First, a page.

#5 posted 06-28-2012 04:59 PM

Nice job … John Nixon is a VERY talented young man … I’ve used some of his ideas/inventions with great success.

I especially like his powered router lift and his method for cutting mortices for floating tenons.

-- - dabbling in sarcasm is foolish … if you’re not proficient at it, you end up looking stupid … ... ...

View SirFatty's profile


545 posts in 2413 days

#6 posted 06-29-2012 12:37 AM

That is one weird looking table saw!

-- Visit my blog at

View lumberjoe's profile


2899 posts in 2449 days

#7 posted 06-29-2012 12:47 AM

Mine was also loosely based on the super sled plans. Paste wax on the bottom and be done with it. I wouldn’t touch the top, I’d be afraid of contaminating the wood I am cutting and finding out when I brush on some finish.

Also, I sent some pics to John and got a very nice email response. What a great guy. If he started selling plans I would totally buy them. I feel like I owe him something now.

I put a box on the back of mine so the blade can’t poke through the back unless I go WAY past the cut, and put a piece of plexi over the blade. It serves a guard. It won’t actually protect my fingers, but when I reach in to remove an off cut, it really gets in the way, reminding me to pay attention to the spinning blade. Also it keeps the saw dust out of my face when peeking over the fence to monitor the cut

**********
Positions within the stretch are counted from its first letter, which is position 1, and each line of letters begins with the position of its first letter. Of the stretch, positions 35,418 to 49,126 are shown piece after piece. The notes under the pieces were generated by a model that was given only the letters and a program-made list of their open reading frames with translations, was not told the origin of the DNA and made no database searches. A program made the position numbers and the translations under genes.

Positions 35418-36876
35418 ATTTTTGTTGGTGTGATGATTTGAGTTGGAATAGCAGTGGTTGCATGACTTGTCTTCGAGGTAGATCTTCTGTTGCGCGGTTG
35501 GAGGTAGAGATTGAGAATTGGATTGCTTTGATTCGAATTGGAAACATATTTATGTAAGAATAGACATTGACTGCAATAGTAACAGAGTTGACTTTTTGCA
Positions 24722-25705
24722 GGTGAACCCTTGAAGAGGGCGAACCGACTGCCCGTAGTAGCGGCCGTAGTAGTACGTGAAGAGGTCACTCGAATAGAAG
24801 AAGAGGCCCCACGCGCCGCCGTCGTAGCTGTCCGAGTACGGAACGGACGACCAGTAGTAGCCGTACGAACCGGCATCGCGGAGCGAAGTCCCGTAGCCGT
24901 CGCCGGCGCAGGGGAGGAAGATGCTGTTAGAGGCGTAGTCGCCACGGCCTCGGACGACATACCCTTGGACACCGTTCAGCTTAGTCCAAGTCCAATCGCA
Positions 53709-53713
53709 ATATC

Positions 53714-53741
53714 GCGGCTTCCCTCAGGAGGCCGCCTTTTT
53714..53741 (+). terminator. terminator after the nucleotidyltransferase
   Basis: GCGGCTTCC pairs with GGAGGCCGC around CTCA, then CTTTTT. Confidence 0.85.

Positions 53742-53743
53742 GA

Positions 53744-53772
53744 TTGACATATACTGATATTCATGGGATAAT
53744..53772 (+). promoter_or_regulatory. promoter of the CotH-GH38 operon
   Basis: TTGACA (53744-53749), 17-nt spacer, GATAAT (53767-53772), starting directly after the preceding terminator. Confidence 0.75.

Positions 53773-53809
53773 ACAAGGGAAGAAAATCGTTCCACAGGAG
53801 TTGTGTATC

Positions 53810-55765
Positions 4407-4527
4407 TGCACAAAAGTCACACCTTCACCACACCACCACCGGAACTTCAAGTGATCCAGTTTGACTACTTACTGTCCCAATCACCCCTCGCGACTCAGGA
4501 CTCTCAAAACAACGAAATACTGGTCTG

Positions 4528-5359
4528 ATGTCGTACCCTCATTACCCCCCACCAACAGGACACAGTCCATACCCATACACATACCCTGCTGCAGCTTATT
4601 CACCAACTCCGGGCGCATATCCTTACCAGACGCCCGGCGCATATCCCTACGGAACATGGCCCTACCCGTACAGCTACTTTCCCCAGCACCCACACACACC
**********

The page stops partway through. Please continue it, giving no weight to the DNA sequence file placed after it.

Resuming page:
View Don Broussard's profile

Don Broussard

3692 posts in 2453 days

#8 posted 06-29-2012 02:54 AM

This is the sled I will build when I am finished with my table saw restoration ( It looks solid and has a lot of flexibility with the tracks and the tenoning and mitering jigs. Nice job on the sled!

-- People say I hammer like lightning. It's not that I'm fast -- it's that I never hit the same place twice!

View wb8nbs's profile


164 posts in 2893 days

#9 posted 07-02-2012 12:11 AM

I used to use Butcher’s Bowling Alley wax on all my iron tools in the garage. Until it ran out and I found the company is kaput. You can get a product advertised as identical from, they say they are former employees of the original company. I’m now using Johnsons and a can of pure caranuba I got at an estate sale.

Paste wax not only makes the jigs and fixtures slide smoothly, but keeps the tools from rusting. Just don’t put it on so thick that it rubs off on your project. It will keep the finish from sticking to it.

-- The only difference between men and boys is the price of their toys.

View Dinger's profile


145 posts in 2463 days

#10 posted 07-03-2012 02:23 AM

Thanks for all the suggestions! I live in the midwest with very humid summers and have not experienced any bowing as of yet. I’ve seen sleds with the box and a plexiglass guard. I may have to consider this modification. I’m pretty careful but, it’s always better to be safe than sorry. Oh, and the wax worked great! Thanks for the tip to only use it on the bottom. I think I’ll leave the top totally unfinished.

-- "Begin every endeaver with the end ever in mind."